CONCLUSIONS AND IMPLICATIONS FOR PRACTICE: Planners of peer support services could consider yardsticks of monthly services up to 6 months. Peer support services need a flexible strategy with varying levels of intensity according to need. Peer support services will need to be tailored to better engage younger veterans. Future research should consider other sources of variation in engagement with peer support such as characteristics of the peer supporters and service content and setting.

New Initiation of Long-Acting Opioids in Long-Stay Nursing Home Residents

Sun, 05/28/2017 - 6:09pm

OBJECTIVES: To estimate the prevalence of new initiation of long-acting opioids since introduction of national efforts to increase prescriber and public awareness on safe use of transdermal fentanyl patches.

DESIGN: Cross-sectional.

SETTING: U.S. nursing homes (NHs).

PARTICIPANTS: Medicare-enrolled long-stay NH residents (N = 22,253).

MEASUREMENTS: Minimum Data Set 3.0 was linked with Medicare enrollment, hospital claims, and prescription drug transaction data (January-December 2011) and used to determine the prevalence of new initiation of a long-acting opioid prescribed to residents in NHs.

RESULTS: Of NH residents prescribed a long-acting opioid within 30 days of NH admission (n = 12,278), 9.4% (95% confidence interval = 8.9-9.9%) lacked a prescription drug claim for a short-acting opioid in the previous 60 days. The most common initial prescriptions of long-acting opioids were fentanyl patch (51.9% of opioid-naive NH residents), morphine sulfate (28.1%), and oxycodone (17.2%).

CONCLUSION: New initiation of long-acting opioids-especially fentanyl patches, which have been the subject of safety communications-persists in NHs.

Inflammation in arthritis induces expression of BMP3, an inhibitor of bone formation

Sun, 05/28/2017 - 6:09pm

OBJECTIVES: Inflammation in diseases such as rheumatoid arthritis (RA) stimulates osteoclast-mediated articular bone erosion and inhibits osteoblast-mediated bone formation, leading to a net loss of bone. Pro-inflammatory cytokines and antagonists of the Wnt signalling pathway have been implicated in the inhibition of osteoblast differentiation and activity in RA, contributing to the erosive process and impairing erosion healing. Importantly, osteoblast differentiation and function are also regulated by the osteogenic bone morphogenetic protein (BMP) signalling pathway, which is antagonized by BMP3. We therefore examined the potential role of BMP3 in inflammatory arthritis.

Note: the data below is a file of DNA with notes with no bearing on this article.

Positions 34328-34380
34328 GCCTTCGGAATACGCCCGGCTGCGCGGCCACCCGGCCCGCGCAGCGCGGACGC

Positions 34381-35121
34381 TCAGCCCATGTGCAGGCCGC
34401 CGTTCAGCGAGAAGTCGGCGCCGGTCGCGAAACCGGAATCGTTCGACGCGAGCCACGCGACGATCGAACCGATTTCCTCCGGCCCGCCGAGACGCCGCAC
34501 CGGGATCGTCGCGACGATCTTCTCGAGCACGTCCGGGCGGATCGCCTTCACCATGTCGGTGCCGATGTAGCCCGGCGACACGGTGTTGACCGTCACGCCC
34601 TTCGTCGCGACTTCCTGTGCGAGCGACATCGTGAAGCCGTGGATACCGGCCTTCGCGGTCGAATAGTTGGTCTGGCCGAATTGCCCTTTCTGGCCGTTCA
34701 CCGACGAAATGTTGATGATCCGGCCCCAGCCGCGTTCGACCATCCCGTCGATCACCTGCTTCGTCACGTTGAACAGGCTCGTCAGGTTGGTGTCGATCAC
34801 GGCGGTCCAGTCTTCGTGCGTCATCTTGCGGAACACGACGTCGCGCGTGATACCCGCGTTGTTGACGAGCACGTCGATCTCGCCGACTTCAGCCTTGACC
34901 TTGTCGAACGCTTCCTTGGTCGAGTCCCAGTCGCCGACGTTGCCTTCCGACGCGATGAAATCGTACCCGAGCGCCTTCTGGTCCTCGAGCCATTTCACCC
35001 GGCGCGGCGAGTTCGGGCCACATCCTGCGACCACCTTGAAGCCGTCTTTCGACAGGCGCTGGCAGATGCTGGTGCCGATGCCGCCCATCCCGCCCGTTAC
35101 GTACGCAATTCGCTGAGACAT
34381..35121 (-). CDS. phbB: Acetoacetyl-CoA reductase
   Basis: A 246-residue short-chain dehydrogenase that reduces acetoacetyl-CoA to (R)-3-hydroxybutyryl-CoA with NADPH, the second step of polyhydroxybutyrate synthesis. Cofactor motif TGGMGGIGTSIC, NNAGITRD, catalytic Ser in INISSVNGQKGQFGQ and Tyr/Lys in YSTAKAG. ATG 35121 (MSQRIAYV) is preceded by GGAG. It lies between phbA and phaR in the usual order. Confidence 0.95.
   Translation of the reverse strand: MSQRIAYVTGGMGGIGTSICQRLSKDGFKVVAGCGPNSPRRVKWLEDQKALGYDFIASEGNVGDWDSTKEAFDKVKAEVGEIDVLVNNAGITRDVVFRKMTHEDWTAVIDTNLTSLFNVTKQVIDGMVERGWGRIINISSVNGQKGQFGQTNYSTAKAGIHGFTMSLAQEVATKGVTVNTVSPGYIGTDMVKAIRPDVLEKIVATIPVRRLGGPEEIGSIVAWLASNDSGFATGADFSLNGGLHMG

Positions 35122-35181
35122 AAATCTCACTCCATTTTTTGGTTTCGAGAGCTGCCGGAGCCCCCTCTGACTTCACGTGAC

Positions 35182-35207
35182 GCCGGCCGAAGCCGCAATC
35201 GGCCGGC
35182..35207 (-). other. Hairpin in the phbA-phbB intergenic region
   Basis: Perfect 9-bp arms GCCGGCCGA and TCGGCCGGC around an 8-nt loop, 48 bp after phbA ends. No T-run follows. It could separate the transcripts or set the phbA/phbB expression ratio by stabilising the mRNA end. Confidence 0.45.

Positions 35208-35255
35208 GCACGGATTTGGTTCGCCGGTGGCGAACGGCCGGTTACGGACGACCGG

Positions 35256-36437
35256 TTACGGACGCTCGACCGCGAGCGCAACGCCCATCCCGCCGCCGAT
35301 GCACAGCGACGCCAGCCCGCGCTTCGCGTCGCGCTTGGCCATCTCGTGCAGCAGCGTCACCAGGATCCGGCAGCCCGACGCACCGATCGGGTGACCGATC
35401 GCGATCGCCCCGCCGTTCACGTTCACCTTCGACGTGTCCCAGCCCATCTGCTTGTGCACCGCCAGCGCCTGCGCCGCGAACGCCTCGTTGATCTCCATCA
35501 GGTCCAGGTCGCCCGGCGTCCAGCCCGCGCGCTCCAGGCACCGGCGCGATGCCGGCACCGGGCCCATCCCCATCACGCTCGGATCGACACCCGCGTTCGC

METHOD: Two murine models of RA, K/BxN serum transfer arthritis (STA) and antigen-induced arthritis (AIA), were used to establish the temporal expression of BMP3 and the cellular sources of BMP3 mRNA and protein in inflammatory arthritis. To determine the effects of inflammation on the expression of BMP3 in osteoblasts, murine calvarial osteoblasts were treated with pro-inflammatory cytokines and BMP3 expression was assessed.

RESULTS: In both murine models of RA, BMP3 mRNA and protein are highly expressed by osteoblasts lining inflammation-bone interfaces late in the course of arthritis. Synovial tissues are not a significant source of BMP3. BMP3 expression is induced in osteocalcin-expressing osteoblasts in vitro following stimulation by tumour necrosis factor (TNF).

CONCLUSIONS: These data implicate BMP3 as a novel factor that may act locally to contribute to the erosive process and inhibit the repair of articular bone in RA through inhibition of osteoblast differentiation and function.

The InterLACE study: Design, data harmonization and characteristics across 20 studies on women's health

Sun, 05/28/2017 - 6:09pm

OBJECTIVES: The International Collaboration for a Life Course Approach to Reproductive Health and Chronic Disease Events (InterLACE) project is a global research collaboration that aims to advance understanding of women's reproductive health in relation to chronic disease risk by pooling individual participant data from several cohort and cross-sectional studies. The aim of this paper is to describe the characteristics of contributing studies and to present the distribution of demographic and reproductive factors and chronic disease outcomes in InterLACE.